Did this man kill other children?

by BEN TAYLOR, Daily Mail

A murderer who escaped justice for 33 years may be one of Britain's worst child sex attackers, police believe.

Brian Field, 65, was finally jailed for life yesterday for the 1968 murder of 14-year- old Roy Tutill.

Detectives think he may have claimed other victims in the three decades before he was trapped by a DNA sample given after a drink-driving conviction.

The files on up to 25 unsolved child murders and dozens of other attacks on young boys could now be reopened.

These include the case of a 15-year-old found hanged near Field's home in 1984 and the disappearance of two schoolboys in the same area in 1996.

Officers from across the UK have held a special conference to discuss Field and his past. Detective Inspector Chuck Burton, who runs a national register of child murders and sex assaults, calls him one of the most dangerous offenders he has met.

Field has been convicted on five separate occasions since Roy's death, of offences ranging from indecency to kidnap. But there are fears that other victims did not live to identify him.

The judge who jailed the twice-married former Royal Marine yesterday told him: 'I have no doubt you sought to destroy the sole source of evidence against you'.

The Old Bailey had heard that Field spotted Roy as he hitchhiked home from his Surrey grammar school - the teenager was saving the bus fare towards a train set.

Field sexually assaulted him before strangling him with a rope.

He hid Roy's corpse in the boot of his white Mini before driving home to see his wife and new-born son. Three days later, he disposed of the body at a private estate in Surrey.

As the massive police hunt went on, Field and his family moved away from the area.

Four years later, while serving his first prison term - for attempted abduction and indecent assault on a boy of 14 - he was questioned by Surrey police about Roy's murder. Field denied it and there was nothing the detectives could do.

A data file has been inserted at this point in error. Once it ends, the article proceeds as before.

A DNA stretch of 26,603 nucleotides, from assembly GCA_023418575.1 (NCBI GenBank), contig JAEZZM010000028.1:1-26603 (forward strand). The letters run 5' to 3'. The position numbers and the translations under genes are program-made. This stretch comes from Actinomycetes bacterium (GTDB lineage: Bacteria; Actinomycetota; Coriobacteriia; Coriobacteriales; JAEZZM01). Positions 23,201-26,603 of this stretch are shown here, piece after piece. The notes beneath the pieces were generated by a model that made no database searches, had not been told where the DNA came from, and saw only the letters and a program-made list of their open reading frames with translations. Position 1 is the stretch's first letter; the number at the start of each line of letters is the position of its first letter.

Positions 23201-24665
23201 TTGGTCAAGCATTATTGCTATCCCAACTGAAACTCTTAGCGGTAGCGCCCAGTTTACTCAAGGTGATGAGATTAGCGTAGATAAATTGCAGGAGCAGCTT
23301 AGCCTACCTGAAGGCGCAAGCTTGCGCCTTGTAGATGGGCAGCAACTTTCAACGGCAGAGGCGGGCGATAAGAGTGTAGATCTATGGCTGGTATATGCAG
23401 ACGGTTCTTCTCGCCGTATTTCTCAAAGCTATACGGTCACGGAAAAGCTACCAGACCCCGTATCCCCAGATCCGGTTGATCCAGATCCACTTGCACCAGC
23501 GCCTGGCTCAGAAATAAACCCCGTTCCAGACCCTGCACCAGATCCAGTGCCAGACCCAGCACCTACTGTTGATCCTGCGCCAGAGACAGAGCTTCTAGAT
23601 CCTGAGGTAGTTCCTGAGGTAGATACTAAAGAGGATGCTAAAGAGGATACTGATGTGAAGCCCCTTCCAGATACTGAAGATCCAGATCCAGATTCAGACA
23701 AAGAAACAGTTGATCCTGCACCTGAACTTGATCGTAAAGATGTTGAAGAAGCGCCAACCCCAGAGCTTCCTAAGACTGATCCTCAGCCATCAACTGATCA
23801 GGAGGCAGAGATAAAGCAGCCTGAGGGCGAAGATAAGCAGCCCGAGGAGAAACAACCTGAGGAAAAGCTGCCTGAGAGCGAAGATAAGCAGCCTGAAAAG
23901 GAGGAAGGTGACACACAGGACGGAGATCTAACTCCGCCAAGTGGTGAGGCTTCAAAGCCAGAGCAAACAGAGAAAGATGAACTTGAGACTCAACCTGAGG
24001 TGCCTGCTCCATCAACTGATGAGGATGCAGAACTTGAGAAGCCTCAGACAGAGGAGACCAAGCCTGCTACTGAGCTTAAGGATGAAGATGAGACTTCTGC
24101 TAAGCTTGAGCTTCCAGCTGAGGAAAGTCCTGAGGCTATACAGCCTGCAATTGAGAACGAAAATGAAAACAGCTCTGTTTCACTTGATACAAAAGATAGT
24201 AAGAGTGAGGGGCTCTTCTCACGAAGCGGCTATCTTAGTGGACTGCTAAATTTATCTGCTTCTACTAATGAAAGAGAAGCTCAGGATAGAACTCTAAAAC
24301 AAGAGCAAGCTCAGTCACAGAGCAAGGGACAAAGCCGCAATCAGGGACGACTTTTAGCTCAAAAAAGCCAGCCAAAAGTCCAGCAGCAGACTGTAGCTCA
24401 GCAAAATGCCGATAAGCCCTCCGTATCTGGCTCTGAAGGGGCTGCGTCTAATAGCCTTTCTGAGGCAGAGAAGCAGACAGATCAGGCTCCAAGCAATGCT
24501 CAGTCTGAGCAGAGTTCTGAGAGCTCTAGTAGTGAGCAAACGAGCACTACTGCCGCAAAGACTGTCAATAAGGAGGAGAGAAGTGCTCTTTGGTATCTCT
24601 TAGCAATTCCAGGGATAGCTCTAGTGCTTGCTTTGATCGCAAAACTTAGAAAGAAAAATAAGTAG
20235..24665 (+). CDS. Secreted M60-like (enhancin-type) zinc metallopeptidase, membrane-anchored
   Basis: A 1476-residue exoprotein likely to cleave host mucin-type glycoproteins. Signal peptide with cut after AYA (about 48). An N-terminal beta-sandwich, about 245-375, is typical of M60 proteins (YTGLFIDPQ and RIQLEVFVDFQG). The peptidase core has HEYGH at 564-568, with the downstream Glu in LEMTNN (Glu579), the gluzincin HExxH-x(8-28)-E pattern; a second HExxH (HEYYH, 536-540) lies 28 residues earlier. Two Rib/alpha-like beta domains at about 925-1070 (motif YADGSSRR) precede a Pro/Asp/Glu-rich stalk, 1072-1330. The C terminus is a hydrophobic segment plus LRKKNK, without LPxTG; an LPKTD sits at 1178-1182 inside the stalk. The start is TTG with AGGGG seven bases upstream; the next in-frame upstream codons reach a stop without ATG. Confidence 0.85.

But the Tutill case was reopened in the 1990s as advances in DNA increased the possibility of obtaining a profile from samples taken from Roy's clothes.

Finally, in January this year, a match was made with Field's profile on the national database. He had given a DNA sample following an arrest for drink-driving.

Silver-haired Field, of Solihull, West Midlands, is now likely to be questioned over the disppearance of David Spencer, 13, and his friend Patrick Warren, 11, on Boxing Day, 1996. They vanished a few miles from his home.

Another file likely to be reopened is that of Mark Billington, 15, who was found hanged in November 1984 in a wood in Meriden, near Solihull.

West Midlands Police confirmed last night that they was actively reinvestigating the Billington murder and remained 'open minded' about the disappearanceof the two boys. Field has already been questioned about an assault on a seven-year-old boy on the M4 in 1998 and an attempted assault on a 14-year-old in Surrey in 1999.

Detective Chief Superintendent David Cook, who led the fresh inquiry into Roy Tutill's death, said: 'We have to look carefully at the last three decades of Field's life, bearing in mind that he had carried out his first murder as early as 1968.'

Field spoke only twice in court yesterday - to confirm his name and to plead guilty to the murder 33 years ago.

Judge Gerald Gordon described the killing as ' particularly obnoxious'.

He added: 'These acts and their consequences must have haunted his parents for the rest of their lives and the family must still suffer.

'When you strangled him, I have no doubt you sought to destroy the sole source of evidence against you. Thirty-three years later, you have been proved wrong.

The judge warned that advances in scientific techniques 'should stand as a warning that there is no hiding place for sexual and violent criminals'.

Roy's aunt Monique Guerin said: 'Justice has been done at last. It is a shame Roy's parents had to go to their graves not knowing that.'

No comments have so far been submitted. Why not be the first to send us your thoughts, or debate this issue live on our message boards.

We are no longer accepting comments on this article.

Who is this week's top commenter? Find out now